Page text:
• Data is first aggregated together and then joined
  • The * means that Tableau found more than one record when attempting to make the blend
09:04

Parameters are dynamic values that can replace values in calculations and can then be used as filters. For example, a calculated field, if Sales are greater than $500,000 then return true, and otherwise return False. Using a parameter, you can replace the constant value of in the calculated field with a parameter than you can change dynamically using the Parameter control.

  • Allows you to create filters based on dynamic values
  • Allows you to filter across several sheets that are from separate data sources.
  • Parameters can be free text, a selectable list of values, or a range of values.
Enhancing Data Exercise
Article
Section 6: Use colour to enhance your viz
09:35

Colour is a great way to add both interest and detail to a viz. It's important to know the right colours to use and which combinations work well together. Equally its vital to know which colours to avoid. Choose wisely and you can enhance your viz. in this lecture you will learn

  • How to add colour to your viz
  • What colour combinations work well and which ones don't
Colour Exercise
Article
Section 7: Add extra detail to your viz using the Marks Shelf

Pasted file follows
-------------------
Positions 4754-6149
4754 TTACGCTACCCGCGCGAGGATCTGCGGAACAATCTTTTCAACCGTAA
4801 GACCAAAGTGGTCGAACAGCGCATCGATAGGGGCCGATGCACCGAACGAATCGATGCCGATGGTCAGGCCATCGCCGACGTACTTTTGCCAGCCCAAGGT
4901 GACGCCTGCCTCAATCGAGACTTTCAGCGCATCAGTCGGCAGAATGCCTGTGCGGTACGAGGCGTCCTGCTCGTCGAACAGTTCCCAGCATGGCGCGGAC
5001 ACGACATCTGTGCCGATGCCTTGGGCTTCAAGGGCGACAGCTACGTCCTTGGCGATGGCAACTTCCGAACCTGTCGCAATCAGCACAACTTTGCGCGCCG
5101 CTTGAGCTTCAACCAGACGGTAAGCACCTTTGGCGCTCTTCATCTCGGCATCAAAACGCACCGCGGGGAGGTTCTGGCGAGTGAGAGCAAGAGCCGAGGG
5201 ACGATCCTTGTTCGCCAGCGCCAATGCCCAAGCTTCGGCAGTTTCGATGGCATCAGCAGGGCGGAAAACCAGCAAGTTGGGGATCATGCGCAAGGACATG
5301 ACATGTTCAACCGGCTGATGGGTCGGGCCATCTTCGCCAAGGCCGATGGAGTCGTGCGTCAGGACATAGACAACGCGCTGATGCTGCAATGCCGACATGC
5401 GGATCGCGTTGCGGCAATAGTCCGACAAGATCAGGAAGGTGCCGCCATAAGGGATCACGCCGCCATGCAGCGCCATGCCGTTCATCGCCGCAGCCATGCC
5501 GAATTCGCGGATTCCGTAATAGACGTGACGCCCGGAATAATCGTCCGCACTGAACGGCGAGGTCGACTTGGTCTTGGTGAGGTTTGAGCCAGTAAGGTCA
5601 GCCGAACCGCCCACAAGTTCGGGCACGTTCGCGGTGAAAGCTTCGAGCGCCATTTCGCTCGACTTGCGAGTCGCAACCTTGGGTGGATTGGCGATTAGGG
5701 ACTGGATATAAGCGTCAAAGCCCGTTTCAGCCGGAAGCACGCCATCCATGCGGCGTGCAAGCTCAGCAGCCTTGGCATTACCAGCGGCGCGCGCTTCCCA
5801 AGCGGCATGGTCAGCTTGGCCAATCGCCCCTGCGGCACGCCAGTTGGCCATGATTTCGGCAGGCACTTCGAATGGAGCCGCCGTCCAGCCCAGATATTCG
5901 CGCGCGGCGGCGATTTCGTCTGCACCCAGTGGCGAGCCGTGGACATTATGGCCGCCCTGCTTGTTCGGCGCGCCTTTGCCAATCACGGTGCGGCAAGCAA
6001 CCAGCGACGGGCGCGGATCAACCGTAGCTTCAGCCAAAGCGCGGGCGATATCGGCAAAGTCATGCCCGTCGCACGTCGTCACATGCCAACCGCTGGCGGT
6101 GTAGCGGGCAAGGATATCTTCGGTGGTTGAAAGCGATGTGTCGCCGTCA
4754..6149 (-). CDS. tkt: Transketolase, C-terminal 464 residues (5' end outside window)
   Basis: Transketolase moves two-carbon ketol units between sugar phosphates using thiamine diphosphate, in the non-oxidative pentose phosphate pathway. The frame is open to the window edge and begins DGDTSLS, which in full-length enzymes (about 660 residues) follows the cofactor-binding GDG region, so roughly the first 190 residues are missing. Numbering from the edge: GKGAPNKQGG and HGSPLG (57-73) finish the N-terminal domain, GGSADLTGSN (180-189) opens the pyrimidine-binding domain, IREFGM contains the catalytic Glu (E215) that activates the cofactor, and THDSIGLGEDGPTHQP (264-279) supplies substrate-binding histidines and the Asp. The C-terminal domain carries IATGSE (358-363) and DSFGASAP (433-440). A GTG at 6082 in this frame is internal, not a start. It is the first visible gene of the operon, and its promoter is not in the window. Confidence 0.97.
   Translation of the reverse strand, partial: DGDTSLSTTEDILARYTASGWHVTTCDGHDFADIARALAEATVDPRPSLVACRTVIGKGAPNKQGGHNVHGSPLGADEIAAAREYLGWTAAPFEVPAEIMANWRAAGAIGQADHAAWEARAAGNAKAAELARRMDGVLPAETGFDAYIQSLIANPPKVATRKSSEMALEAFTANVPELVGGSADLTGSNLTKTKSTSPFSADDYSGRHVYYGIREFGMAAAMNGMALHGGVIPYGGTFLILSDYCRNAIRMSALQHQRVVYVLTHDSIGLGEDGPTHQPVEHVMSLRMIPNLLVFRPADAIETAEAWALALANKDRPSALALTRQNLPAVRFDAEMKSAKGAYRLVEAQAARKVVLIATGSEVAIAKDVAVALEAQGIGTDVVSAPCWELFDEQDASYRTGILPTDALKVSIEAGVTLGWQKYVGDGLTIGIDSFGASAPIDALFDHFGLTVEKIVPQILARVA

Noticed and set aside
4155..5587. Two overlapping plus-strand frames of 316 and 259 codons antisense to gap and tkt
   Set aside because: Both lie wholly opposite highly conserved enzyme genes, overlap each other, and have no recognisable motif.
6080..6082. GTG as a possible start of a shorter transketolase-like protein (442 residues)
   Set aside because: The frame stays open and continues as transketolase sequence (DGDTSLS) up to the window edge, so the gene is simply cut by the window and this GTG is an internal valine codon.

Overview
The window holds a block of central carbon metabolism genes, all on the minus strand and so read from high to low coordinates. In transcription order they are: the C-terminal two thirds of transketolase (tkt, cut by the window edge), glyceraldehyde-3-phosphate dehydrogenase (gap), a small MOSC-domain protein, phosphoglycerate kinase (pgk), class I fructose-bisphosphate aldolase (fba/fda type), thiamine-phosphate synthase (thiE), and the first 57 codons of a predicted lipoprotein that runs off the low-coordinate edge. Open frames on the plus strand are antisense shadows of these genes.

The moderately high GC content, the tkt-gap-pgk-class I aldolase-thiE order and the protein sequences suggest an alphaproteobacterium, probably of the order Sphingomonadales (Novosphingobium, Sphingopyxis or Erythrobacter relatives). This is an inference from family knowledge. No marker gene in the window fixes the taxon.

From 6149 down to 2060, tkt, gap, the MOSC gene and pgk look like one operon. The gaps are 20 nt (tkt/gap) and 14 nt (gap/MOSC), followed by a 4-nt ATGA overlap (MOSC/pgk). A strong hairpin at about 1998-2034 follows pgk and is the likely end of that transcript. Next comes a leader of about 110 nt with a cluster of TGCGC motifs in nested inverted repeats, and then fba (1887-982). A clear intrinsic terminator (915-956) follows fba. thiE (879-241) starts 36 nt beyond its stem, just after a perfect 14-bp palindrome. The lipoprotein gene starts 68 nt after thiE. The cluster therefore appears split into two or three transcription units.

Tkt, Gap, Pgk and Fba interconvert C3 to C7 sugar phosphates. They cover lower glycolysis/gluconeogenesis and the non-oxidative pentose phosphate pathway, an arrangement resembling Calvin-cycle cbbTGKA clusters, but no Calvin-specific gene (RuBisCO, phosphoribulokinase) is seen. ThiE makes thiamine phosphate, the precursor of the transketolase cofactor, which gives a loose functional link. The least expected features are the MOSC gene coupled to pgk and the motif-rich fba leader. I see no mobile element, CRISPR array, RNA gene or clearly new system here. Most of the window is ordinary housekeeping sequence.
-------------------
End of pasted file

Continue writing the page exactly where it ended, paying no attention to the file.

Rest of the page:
05:38

Adding a dimension or measure to the size card allows you to encode data in the size of the mark in a viz.

03:39

Shapes allow you to display multiple values as shapes, particuarly useful in scatter plots where u want to show clustering of a particular dimension.

03:45

Putting a measure or dimension on the label card allows you to label the marks in your viz.

  • Labels can be manually edited to show more information
  • Labels can apply to all, selected, highlighted marks in the view.
03:34

Putting a dimension onto the detail card adds that to the level of detail in the viz. For example consider a scatter plot of profit vs sales. Adding customer to the detail shelf will show the profit/sales per customer. Add country and it will show it for county.

  • Add a level of detail to the viz based on the dimension places on the card
04:28

Tool tips appear when you hover over a mark in your viz. By adding pills to the tooltips card they will appear in the tooltips, but unlike the detail card they will not change the look of the viz